The president received a briefing on the country’s “Iron Dome’’ and new “Iron Beam’’ missile defense system and was visiting the Yad Vashem memorial to Holocaust victims later Wednesday. Besides meetings with Israeli and Palestinian officials, he’s slated to receive Israel’s Presidential Medal of Honour and visit with US athletes taking part in the Maccabiah Games, which involve thousands of Jewish and Israeli athletes from around the globe.

Biden said he will emphasise in talks with Israel and Palestinian leaders his continued support for a two-state solution to the Israeli-Palestinian conflict. But he acknowledged that it likely wouldn’t be feasible “in the near term.’’

Biden is spending two days in Jerusalem for talks with Israeli leaders before meeting Palestinian President Mahmoud Abbas on Friday in the West Bank.

Two state-solution best way

Biden added that a two state-solution is the best way to ensure a “future of equal measure of freedom, prosperity and democracy for Israelis and Palestinians alike.’’ Biden’s national security adviser, Jake Sullivan, said that Biden would not offer any proposals during the trip aimed at restarting talks.

Biden, in a Washington Post op-ed published Saturday, laced into Trump for quitting the nuclear deal that Britain, France, Germany, Russia, China and the European Union also signed onto. But Biden also suggested that he’s still holding onto at least a sliver of hope that the Iranians will come back into compliance.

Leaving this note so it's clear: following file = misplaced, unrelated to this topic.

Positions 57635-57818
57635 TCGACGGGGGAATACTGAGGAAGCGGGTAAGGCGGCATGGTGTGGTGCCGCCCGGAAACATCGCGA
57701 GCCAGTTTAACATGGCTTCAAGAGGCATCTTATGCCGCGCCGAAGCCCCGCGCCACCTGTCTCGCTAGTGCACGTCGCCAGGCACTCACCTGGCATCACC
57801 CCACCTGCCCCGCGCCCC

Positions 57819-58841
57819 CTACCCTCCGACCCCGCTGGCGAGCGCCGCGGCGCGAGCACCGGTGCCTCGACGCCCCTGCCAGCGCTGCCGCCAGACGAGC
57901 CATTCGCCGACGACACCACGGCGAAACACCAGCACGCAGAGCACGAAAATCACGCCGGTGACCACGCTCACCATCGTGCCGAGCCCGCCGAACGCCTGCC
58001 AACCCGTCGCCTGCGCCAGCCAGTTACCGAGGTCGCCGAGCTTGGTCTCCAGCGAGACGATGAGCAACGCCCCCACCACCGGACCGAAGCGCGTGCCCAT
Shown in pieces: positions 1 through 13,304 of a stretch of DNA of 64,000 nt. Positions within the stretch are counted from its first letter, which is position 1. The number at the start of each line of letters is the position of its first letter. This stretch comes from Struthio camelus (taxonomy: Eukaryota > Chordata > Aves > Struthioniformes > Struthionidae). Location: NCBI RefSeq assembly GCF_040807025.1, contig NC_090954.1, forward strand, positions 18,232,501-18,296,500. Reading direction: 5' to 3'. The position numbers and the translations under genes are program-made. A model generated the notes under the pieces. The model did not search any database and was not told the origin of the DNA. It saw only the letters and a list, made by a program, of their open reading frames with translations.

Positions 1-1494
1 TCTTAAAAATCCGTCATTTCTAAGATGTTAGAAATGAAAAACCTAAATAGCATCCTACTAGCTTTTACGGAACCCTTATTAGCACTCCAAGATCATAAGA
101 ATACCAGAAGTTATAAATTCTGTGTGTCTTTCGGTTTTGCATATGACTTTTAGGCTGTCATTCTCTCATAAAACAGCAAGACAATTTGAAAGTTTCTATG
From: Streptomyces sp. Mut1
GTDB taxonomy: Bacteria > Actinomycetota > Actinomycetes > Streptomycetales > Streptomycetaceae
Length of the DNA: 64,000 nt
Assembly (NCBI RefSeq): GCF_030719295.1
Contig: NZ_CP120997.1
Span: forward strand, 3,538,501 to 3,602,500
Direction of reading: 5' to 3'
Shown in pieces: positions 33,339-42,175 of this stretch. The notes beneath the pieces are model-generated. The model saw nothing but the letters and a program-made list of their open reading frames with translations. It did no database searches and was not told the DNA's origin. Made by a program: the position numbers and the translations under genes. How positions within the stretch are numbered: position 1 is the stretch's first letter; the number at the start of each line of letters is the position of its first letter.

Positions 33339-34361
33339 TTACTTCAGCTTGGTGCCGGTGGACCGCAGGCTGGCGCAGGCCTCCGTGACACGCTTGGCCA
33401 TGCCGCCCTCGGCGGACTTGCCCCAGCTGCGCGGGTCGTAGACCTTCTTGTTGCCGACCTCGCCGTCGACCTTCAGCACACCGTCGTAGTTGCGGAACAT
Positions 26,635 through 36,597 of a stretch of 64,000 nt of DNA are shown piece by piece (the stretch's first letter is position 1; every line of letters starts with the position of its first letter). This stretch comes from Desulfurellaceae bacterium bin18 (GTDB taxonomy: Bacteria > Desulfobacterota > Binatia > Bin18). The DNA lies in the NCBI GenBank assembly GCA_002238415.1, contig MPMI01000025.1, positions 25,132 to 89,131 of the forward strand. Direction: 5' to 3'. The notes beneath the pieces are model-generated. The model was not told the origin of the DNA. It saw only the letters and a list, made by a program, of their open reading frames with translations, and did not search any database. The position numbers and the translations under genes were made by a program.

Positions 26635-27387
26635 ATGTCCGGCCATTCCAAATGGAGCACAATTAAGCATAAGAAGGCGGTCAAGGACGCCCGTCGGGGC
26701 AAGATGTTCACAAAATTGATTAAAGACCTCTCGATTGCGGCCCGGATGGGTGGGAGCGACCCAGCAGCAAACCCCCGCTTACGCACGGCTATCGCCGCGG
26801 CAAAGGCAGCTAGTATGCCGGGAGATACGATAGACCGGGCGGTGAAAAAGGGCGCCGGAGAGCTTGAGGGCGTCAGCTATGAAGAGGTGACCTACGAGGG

“My administration will continue to increase diplomatic and economic pressure until Iran is ready to return to compliance with the 2015 nuclear deal, as I remain prepared to do,’’ he wrote.

Israeli officials, who briefed reporters before Biden arrived in Israel, said the US and Israel would issue a broad-ranging “Jerusalem Declaration’’ on Thursday that will take a tough stance on Iran’s nuclear programme.

The declaration commits both countries to use “all elements of their national power against the Iranian nuclear threat,’’ according to an Israeli official who spoke on the condition of anonymity to preview the statement.

The official said the Israelis would stress to Biden their view that Iran has calculated “time is on their side’’ and is loath to give any concessions. The Biden administration’s last round of indirect negotiations with Iran in Doha, Qatar, late last month ended without success.